Engineered microtissue platforms for modeling human pathophysiology and drug metabolism
Author(s)Li, Cheri Yingjie
Massachusetts Institute of Technology. Department of Chemical Engineering.
Sangeeta N. Bhatia and Robert S. Langer.
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Over 50% of all drug candidates entering clinical trials are abandoned due to insufficient efficacy or unexpected safety issues despite extensive pre-clinical testing. Liver metabolites that cause toxicity or other side effects cannot always be predicted in animals, in part because of human-specific drug metabolism. Furthermore, while the clinical need for cancer drugs is increasing, anti-tumor activity in animals often leads to a disappointing lack of efficacy in real patients. In vitro models that can better predict human responses to drugs would mitigate the overall costs of development and help bring new therapies to market. In order to improve the predictive power of in vitro tissue models, various features of the microenvironment that modulate cell behavior have been investigated, such as cell-cell interactions, cell-matrix interactions, soluble signals, 3-dimensional (3D) architecture, and mechanical stiffness. Synthetic hydrogels offer a versatile platform within which these cues can be precisely perturbed in a 3D context; however, the throughput of these methods is quite limited. In this thesis, we explore the potential of high-throughput manufacturing and monitoring of populations of miniaturized 3D tissues, termed 'microtissues,' for modeling healthy and diseased tissues in both static and perfused systems. First, we developed a flow-based platform to test tumor proliferation in defined microenvironmental settings with large numbers of replicates (n > 1000). A microfluidic droplet generator was designed to encapsulate tumor cells with stromal cells and extracellular matrix in 100 pm-diameter poly(ethylene glycol) (PEG) microtissues (6000 microtissues/min). Upon screening a small panel of soluble stimuli, TGF-p and the TGF-pR1/2 inhibitor LY2157299 were found to have opposing effects on the proliferation of lung adenocarcinoma cells in microtissues vs. in 2-dimensional culture, affirming a potential role for 3D models in the investigation of cancer therapies. Next, we extend these techniques to the analysis of drug-induced liver injury. Phenotypic maintenance of primary hepatocytes was achieved by controlled pre-aggregation (-50 tm units) with J2-3T3 fibroblasts to establish cell-cell contacts prior to encapsulation into microtissues. Retention of both constitutive and inducible Phase I drug metabolism activity allowed detection of prototypical hepatotoxins through generation of toxic metabolites and emergence of drug-drug interactions, thereby demonstrating the suitability of hepatic microtissues for 3D, high-throughput toxicity screening. Finally, we describe efforts to bridge the gap between multi-organ models and human drug metabolism. Modular human hepatocyte microtissues were entrapped by semi-circular microsieves in a microfluidic perfusion chamber for over 3 weeks. In contrast to immortalized hepatic cell lines, primary hepatocytes stabilized in microtissues exhibited human-specific induction profiles, reflected donor hetereogeneity in CYP2D6 and CYP2C19 enzyme activity levels, and performed xenobiotic detoxification on circulating drugs, establishing the ability to incorporate hepatic functions in 'human-on-a-chip' devices. Collectively, these three applications of cell-laden microtissues demonstrate their versatility and potential impact in both drug development and fundamental studies of the cellular microenvironment.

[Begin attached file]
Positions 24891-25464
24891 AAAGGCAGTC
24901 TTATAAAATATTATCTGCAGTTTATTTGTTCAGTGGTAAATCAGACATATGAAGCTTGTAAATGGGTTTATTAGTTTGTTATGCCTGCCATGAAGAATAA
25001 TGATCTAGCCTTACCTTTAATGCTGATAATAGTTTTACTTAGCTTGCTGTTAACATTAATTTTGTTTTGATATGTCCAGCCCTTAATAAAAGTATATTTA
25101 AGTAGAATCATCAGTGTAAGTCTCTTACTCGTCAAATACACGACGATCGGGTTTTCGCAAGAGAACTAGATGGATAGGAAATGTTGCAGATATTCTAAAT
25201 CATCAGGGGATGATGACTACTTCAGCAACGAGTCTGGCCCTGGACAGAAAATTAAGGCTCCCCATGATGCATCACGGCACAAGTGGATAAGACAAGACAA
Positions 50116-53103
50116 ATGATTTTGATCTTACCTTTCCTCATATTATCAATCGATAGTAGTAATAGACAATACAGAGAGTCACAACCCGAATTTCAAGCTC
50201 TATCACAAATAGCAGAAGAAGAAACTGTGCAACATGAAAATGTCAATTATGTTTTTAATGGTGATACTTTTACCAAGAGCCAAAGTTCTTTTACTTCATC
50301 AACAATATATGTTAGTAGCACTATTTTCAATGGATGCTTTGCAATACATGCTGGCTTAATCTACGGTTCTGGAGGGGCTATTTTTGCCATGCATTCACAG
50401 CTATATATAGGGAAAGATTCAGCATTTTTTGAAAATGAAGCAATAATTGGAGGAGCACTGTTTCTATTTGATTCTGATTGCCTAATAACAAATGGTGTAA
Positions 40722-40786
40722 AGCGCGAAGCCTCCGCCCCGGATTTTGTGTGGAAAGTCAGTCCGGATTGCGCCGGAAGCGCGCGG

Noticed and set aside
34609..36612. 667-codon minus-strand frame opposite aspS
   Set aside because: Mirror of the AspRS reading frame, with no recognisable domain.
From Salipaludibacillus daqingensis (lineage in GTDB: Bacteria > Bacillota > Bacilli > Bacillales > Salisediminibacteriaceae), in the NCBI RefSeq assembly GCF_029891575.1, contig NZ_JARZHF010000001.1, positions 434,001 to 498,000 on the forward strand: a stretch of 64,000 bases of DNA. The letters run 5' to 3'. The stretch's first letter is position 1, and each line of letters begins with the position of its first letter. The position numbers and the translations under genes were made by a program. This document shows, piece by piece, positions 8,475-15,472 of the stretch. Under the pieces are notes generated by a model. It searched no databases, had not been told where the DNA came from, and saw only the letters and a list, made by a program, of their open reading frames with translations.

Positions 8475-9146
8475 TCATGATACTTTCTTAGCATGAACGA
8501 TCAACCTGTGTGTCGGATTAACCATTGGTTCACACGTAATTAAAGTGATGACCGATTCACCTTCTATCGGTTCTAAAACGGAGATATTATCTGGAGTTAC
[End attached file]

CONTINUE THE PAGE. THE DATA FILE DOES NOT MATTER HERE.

Thesis (Ph. D.)--Massachusetts Institute of Technology, Dept. of Chemical Engineering, 2013.Cataloged from PDF version of thesis.Includes bibliographical references (p. 139-160).
DepartmentMassachusetts Institute of Technology. Department of Chemical Engineering.; Massachusetts Institute of Technology. Department of Chemical Engineering
Massachusetts Institute of Technology